From the Poet:

Water~Dreaming is set in central Massachusetts’s Swift River Valley in the 1930s & ’40s. During that time, to provide water for Boston, four towns were obliterated, the Quabbin Reservoir built. Cora Snow, the book’s central persona, is revealed in four sections. In I, she burns to death and is buried in Quabbin Park Cemetery where she struggles to accept her spirit state. Section II highlights aspects of her last two years of life. During III, she listens to other spirits’ stories & explores the new phase of her being. In IV, she returns to Enfield, her town of origin which now rests, devoid of its families, structures, and vegetation, beneath fifteen fathoms of water. This book is both about Cora and what happens when a small community is destroyed for the benefit of a larger one.




Our last Christmas on the farm,
we do what we’ve done
since they’ve been gone

Gramps centers the tree in the window,
Will strings garlands on the porch,
I fetch Mama’s quilt which I drape

beneath the branches where it remains
while the soaked fruitcake’s unwrapped,
holiday events scroll by

January 6th, it’s washed &
carried to their bed
in that desolate room…

My first quilt just begun,
I spread Mama’s on my lap,
rest a palm on my square,

across my name, birth day, &
a snowdrop bent above a drift

In a corner block: Calvin & Cora,
two hearts on a bell,
June 1, 1923

I fold my square to theirs–
for this moment,
then & now joined

Mama wore a brooch,
a bee preserved in resin.
I’m sealed in amber.



((((   Halo   ))))


With the storm passed
the stag comes back
to drink at the bank

I keep close
while his tongue like ink
dips in and out

From the moon
a band of light
ringed in grace



Pale Scar

They’ve been building
a brick tower

to overlook
this wilderness,

and now it’s done.

I sky-scale it,
conjure our  towns,
mere hill tips now
whose leaves shudder.

The water
creeps upward
in this somber

Frank Winsor
termed a solution

but we knew
our oblivion.

I angle lower,
closer to Enfield–

its sinuous road
a pale scar

whose curves
I trace
on air.





She Learns


to twist                                                            

     among soiltunnels/                                    




to rise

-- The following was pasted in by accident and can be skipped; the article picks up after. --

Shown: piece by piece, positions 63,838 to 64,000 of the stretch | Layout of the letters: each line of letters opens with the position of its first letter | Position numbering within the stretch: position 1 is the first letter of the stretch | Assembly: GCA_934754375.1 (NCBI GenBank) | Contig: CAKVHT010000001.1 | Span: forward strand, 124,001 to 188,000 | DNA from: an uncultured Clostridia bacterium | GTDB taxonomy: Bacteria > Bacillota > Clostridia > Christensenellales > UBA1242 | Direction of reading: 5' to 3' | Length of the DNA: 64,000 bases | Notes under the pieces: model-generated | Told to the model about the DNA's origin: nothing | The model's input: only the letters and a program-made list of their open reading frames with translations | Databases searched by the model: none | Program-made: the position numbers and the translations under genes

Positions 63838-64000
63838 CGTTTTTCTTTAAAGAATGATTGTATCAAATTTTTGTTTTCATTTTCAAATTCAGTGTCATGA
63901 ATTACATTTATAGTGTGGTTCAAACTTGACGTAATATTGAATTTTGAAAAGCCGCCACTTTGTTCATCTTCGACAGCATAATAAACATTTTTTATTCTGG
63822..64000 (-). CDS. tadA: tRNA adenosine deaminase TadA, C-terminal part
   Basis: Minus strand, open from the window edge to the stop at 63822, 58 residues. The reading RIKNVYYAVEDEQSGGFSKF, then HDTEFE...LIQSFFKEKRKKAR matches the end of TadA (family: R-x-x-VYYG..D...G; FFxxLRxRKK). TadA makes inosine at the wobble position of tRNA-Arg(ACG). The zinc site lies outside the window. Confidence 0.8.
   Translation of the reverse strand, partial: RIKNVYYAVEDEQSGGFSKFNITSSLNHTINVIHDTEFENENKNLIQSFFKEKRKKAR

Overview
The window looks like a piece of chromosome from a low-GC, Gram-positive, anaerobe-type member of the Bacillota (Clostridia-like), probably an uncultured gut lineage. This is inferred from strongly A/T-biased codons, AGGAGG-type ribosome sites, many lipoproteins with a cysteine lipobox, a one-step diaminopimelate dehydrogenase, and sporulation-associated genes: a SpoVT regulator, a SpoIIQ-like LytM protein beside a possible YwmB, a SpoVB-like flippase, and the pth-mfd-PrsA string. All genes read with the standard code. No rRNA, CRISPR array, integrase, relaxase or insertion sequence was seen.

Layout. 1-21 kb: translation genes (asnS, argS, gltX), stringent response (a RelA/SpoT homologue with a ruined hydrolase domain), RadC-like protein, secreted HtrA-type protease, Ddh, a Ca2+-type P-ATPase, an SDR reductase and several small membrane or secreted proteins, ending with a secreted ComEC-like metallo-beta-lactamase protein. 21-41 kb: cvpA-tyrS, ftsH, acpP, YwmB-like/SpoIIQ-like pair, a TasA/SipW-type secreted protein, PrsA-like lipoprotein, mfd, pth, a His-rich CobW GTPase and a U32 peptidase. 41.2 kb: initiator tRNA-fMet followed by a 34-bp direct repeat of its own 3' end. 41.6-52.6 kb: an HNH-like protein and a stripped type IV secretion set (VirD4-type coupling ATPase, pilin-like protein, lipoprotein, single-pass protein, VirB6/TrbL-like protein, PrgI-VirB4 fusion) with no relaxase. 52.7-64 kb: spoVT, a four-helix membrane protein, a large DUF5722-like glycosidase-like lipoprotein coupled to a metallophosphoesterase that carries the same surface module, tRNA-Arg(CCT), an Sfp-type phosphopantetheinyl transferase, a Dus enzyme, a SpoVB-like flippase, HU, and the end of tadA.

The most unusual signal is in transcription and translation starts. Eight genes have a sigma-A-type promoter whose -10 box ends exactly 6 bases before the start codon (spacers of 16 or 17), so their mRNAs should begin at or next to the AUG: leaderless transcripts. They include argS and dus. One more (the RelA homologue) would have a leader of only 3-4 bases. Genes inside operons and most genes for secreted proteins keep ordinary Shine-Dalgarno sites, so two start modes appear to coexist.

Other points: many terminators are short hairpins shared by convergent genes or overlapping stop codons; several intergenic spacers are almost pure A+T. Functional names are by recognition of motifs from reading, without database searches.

past earthrind/                                            

join figures                                                                 

      who                     stall                                                     

   (gossamer friezes)                                                        







to swivel


t/h/r/o/u/g/h    pines/


to navigate

            a charged terrain/

these rows

            her village     where




from certain graves

(their markers plinths)/


        that only some







I float                                                  


dragonflies      stir       this      brew


tanagers    flit  onto     ash


burn  into  pine




pickerel    sugar   silt               a turtle    swivels                     away




through                                  chimney   smoke




            hog pen                                   barn                                         porch                         


glide                                        into    the    kitchen


lift        the cup




yellow   beauty-mark                      of    water-lily


raspberry’s     dusky   tang


join          chocolate-voiced   frogs                                      repeat to one another


our litany

of loss


we   drift                through                                          leafcloudflame


sing                                          with all our hearts                              for what remains